But whenever a real discussion about reform does come, policy makers should look beyond the boundaries of the United States.

To be clear, I am not suggesting that all long-term prisoners should be released nor that the perspectives of crime victims should be ignored. Serious crimes warrant long sentences. But other democracies provide better models for running criminal justice and prison systems. Perhaps we could learn from them and acquire a new mind-set — one that treats prisons as sites to temporarily separate people from society while creating opportunities for personal growth, renewal and eventual re-entry of those who are ready for it.

Marc Morjé Howard is the director of the Prisons and Justice Initiative at Georgetown, where he is a professor of government and law, and is the author of “Unusually Cruel: Prisons, Punishment and the Real American Exceptionalism.”

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Gourmet dinner in … Prison

NEW YORK TIMES

Italian Cuisine Worth Going to Prison For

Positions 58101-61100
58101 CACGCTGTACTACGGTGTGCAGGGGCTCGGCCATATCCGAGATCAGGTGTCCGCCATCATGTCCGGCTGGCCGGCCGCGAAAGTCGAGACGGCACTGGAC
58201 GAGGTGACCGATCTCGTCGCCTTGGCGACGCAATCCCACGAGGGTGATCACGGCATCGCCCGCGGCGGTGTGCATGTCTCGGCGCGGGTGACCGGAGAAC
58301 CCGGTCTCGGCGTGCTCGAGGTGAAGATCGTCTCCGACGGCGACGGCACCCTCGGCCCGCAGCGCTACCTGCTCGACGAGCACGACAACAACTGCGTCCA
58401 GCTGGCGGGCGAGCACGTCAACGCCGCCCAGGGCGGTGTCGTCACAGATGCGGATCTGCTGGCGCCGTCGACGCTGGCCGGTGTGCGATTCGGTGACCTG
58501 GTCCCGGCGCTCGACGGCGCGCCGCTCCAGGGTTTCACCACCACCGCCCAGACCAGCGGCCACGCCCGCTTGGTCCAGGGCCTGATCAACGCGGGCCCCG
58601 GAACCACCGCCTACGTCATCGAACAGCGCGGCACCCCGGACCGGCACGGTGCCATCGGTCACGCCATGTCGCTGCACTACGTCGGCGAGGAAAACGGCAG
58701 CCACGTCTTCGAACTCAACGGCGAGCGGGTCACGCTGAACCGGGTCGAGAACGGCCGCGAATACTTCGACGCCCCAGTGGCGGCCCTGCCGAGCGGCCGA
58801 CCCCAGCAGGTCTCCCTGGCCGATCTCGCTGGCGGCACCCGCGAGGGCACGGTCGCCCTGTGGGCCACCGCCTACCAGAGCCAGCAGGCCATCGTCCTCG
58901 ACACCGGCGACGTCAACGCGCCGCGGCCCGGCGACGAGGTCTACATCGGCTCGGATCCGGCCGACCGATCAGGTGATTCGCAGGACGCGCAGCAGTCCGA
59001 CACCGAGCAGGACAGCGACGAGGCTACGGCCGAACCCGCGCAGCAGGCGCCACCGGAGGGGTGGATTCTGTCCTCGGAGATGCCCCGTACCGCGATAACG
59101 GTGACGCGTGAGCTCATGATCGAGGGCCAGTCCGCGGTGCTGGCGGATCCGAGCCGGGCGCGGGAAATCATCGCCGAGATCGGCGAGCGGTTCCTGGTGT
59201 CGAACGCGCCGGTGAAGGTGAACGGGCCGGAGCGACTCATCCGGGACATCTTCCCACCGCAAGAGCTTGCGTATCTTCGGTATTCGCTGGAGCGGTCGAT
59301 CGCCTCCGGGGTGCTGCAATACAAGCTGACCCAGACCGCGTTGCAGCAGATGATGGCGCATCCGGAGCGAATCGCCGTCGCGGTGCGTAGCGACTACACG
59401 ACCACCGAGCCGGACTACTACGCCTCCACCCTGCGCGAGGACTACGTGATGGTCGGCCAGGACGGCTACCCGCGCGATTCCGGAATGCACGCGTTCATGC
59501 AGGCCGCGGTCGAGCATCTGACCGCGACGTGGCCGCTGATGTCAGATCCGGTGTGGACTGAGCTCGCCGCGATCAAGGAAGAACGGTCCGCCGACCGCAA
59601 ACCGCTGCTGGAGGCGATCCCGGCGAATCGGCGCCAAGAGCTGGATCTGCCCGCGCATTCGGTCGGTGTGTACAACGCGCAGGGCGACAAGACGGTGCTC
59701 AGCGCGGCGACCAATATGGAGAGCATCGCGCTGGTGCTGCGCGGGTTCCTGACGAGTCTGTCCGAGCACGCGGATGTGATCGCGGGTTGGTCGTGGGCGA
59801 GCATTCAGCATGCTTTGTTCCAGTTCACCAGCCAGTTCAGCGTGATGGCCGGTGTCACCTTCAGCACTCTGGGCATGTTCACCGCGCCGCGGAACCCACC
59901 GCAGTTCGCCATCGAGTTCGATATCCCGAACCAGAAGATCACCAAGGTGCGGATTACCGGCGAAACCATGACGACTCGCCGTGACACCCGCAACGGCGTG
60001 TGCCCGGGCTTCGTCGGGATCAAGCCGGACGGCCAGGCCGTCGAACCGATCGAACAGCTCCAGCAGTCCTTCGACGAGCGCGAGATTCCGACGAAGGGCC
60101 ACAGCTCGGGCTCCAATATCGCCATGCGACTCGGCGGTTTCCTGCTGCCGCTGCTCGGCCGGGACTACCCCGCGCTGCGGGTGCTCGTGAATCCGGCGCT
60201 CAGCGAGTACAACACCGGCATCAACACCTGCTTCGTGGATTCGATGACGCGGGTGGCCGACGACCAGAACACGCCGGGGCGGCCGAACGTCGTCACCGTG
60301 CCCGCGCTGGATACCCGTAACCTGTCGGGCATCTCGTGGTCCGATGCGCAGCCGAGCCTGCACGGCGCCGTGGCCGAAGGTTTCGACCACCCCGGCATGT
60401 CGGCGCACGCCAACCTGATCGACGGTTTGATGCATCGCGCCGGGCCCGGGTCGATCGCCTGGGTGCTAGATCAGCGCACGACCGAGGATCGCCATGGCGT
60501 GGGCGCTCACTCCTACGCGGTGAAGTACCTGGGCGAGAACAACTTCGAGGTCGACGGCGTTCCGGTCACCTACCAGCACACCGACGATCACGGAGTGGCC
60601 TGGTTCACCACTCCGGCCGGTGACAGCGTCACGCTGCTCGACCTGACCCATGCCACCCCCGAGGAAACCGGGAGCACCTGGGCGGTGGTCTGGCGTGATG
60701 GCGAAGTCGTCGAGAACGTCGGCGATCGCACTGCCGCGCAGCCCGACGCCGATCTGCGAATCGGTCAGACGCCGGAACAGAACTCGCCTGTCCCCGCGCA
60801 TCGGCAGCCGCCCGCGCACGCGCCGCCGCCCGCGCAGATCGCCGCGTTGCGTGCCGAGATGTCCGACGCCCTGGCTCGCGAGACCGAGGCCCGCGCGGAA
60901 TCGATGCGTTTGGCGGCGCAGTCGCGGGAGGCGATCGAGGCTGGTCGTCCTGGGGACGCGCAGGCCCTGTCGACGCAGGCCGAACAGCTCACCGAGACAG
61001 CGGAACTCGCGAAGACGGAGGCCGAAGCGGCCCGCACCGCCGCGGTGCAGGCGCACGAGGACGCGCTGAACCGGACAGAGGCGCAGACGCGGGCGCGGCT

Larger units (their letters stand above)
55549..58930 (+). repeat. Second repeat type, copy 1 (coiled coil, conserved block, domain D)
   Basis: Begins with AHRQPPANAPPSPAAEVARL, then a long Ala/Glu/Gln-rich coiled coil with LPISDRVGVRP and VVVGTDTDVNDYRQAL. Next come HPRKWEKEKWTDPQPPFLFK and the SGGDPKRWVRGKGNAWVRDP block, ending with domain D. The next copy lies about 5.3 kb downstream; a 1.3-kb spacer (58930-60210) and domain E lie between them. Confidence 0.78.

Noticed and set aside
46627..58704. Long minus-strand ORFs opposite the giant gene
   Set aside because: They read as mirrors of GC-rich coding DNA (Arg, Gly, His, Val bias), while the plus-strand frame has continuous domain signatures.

By JIM YARDLEY    MARCH 5, 2016
Prison movie posters on the walls at InGalera, at the Bollate penitentiary in Milan, as an inmate serves patrons. Credit Gianni Cipriano for The New York Time

MILAN — The waiters glided through the crowded dining room of InGalera, a restaurant that opened recently to rave reviews. Dinner reservations are almost fully booked for March, and the Milanese elite have taken note. A former bank president came a few weeks ago. So did a former Miss Italy. Families come on weekends.

For Silvia Polleri, the restaurant’s manager and visionary, InGalera is a dizzying triumph, if more because of the locale than because of the food.

It is inside the Bollate penitentiary, a medium-security prison with 1,100 inmates on the outskirts of Milan. The waiters, dishwashers and cooks have been convicted of homicide, armed robbery, drug trafficking and other crimes.

“May I take your plate, sir?” asked a waiter, Carlos, an inmate dressed in a tie, white shirt and black vest as he cleared a table on a recent night.

It is hard to imagine a less likely culinary success story than InGalera, or a more intriguing experiment in rehabilitating inmates — and confronting public attitudes about them.

Few people think of prisons as a place for a nice night out, yet the novelty of going to the prison grounds for food and drink has resonated, and even become something of a marketing tool.

Ms. Polleri decided that the best way to reassure patrons was to take a wink-wink approach. The name, InGalera, is Italian slang for “In Prison.”